Government response

The Global Slavery Index also tracks government actions and responses to modern slavery. Of the 161 assessed2, 124 countries have criminalised human trafficking in line with the UN Trafficking Protocol and 96 have developed national action plans to coordinate government response. The governments leading the charge against modern slavery are The Netherlands, the United States of America, the United Kingdom, Sweden, Australia, Portugal, Croatia, Spain, Belgium and Norway.

Some significant progress has been made by many governments since the publication of the 2014 report. The UK Government introduced the Modern Slavery Act 2015 and has appointed an Independent Anti-Slavery Commissioner, Mr Kevin Hyland. President Barack Obama closed a loophole in US law to now ban the importation of goods made with forced or child labour.

The United States government ranks number two among the list of governments that are taking steps to respond to modern slavery, most of which are predominantly high GDP countries. Within the Americas, following the United States, the highest government response rankings were held by Argentina, Canada and Brazil, respectively.

The United States offers a model for survivor leadership. President Barack Obama has formed an Advisory Council on Human Trafficking made up entirely of survivors, while a national network of over 200 survivors across the country meet regularly to work on strategic advocacy at both local and national levels. Additionally, the Senior Policy Operating Group (SPOG) of the President's Interagency Task Force on Human Trafficking reported in 2015 that the federal government has achieved the first Partnership for Freedom competition that encourages public-private partnerships to innovate solutions to problems related to modern slavery as well as cross-agency collaboration on the Anti-Trafficking Coordination Team (ACTeam) Initiative and implementation of the Federal Strategic Action Plan on Services to Victims of Human Trafficking in the United States. In 2015, the US Government also established the Office on Trafficking in Persons (OTIP), a new bureau dedicated to trafficking in persons in the Department of Health and Human Services which aims to establish a cohesive national human trafficking victim service delivery system for all trafficking victims in the United States.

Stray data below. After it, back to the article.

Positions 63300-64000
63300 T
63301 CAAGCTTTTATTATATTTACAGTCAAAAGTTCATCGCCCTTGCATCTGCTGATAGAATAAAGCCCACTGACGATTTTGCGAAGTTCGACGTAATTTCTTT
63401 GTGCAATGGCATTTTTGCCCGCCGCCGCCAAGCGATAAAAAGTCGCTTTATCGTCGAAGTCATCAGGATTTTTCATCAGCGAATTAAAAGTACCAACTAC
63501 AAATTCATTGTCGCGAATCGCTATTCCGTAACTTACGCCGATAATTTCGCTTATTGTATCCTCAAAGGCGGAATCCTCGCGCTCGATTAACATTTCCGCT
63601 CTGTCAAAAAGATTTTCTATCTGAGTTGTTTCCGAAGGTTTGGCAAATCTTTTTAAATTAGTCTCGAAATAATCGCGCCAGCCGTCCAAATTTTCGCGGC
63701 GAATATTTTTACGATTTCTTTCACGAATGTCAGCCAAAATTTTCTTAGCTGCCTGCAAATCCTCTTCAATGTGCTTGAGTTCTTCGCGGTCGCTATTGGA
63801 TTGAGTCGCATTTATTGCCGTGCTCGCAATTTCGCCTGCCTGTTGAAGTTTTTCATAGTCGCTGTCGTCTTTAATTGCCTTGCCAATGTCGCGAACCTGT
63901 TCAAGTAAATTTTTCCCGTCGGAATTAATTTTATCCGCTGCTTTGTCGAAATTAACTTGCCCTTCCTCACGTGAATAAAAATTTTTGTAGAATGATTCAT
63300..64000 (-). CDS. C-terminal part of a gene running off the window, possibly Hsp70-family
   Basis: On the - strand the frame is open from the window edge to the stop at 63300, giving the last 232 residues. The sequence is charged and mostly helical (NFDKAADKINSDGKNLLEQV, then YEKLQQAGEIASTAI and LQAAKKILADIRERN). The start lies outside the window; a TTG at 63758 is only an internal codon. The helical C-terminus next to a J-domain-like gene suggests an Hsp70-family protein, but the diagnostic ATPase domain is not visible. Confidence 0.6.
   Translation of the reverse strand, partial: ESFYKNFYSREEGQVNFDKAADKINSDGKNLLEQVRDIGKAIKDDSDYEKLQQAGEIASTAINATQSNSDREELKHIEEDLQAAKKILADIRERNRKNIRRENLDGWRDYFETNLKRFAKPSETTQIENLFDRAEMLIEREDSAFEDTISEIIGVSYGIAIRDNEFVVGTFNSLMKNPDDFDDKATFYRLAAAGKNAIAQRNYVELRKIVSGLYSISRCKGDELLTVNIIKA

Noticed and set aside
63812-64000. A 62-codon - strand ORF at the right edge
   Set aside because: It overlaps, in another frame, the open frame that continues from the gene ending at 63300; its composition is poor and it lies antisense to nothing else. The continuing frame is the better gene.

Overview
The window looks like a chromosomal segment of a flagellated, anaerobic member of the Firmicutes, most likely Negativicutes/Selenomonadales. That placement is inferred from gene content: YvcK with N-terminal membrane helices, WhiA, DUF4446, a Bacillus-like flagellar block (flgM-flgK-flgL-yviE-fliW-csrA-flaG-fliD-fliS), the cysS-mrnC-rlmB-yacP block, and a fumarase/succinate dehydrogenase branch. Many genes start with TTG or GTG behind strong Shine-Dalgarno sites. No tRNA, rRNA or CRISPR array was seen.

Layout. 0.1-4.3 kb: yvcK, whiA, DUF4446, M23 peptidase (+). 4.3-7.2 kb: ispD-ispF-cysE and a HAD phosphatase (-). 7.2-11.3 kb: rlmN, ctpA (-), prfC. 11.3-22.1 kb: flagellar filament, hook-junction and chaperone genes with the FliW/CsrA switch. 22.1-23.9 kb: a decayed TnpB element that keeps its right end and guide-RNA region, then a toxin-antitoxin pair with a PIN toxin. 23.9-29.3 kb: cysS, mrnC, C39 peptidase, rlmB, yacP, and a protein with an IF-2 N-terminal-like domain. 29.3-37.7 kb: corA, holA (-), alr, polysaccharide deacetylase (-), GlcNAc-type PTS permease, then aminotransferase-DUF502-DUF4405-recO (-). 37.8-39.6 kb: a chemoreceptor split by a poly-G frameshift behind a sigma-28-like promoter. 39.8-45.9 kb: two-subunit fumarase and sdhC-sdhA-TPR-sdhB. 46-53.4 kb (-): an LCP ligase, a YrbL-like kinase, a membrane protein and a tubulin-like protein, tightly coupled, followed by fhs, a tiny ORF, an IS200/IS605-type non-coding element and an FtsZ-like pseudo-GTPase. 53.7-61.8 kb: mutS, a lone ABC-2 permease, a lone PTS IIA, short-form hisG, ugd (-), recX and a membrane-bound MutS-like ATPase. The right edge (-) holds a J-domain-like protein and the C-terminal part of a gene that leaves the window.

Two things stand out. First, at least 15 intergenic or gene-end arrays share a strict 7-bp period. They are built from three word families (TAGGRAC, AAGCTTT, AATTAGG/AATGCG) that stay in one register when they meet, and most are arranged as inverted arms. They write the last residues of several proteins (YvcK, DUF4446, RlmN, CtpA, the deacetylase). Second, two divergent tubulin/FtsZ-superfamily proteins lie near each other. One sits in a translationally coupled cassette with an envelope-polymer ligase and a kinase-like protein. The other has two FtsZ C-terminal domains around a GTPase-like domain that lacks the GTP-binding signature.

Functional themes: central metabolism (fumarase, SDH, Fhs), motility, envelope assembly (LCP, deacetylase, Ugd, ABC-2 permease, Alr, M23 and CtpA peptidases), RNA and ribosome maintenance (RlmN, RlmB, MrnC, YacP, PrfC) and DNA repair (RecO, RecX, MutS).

Countries such as Croatia, Montenegro, Brazil, Macedonia, the Philippines, Georgia, Moldova, Albania and Jamaica are taking positive steps to respond to modern slavery relative to their wealth.

While India has more people enslaved than any other country, it has made significant progress in introducing measures to tackle the problem. It has criminalised trafficking, slavery, forced labour, child prostitution and forced marriage. The Indian government is currently tightening legislation against human trafficking, with tougher punishment for repeat offenders. It will offer victims protection and recovery support.

Call to action

Mr Andrew Forrest, Chairman and Founder of Walk Free Foundation, said eradicating slavery makes sense, morally, politically, logically and economically, and called on the governments of the world's leading economies to provide an example to others by enacting and implementing robust anti-slavery measures.

"We call on governments of the top 10 economies of the world to enact laws, at least as strong as the UK Modern Slavery Act 2015, with a budget and capability to ensure organisations are held to account for modern slavery in their supply chains, and to empower independent oversight. Leaders of the world's major economies must bring the power of business to this issue, by requiring a focus on supply chain transparency."

"I believe in the critical role of leaders in government, business and civil society," Mr Forrest said. "Through our responsible use of power, strength of conviction, determination and collective will, we all can lead the world to end slavery."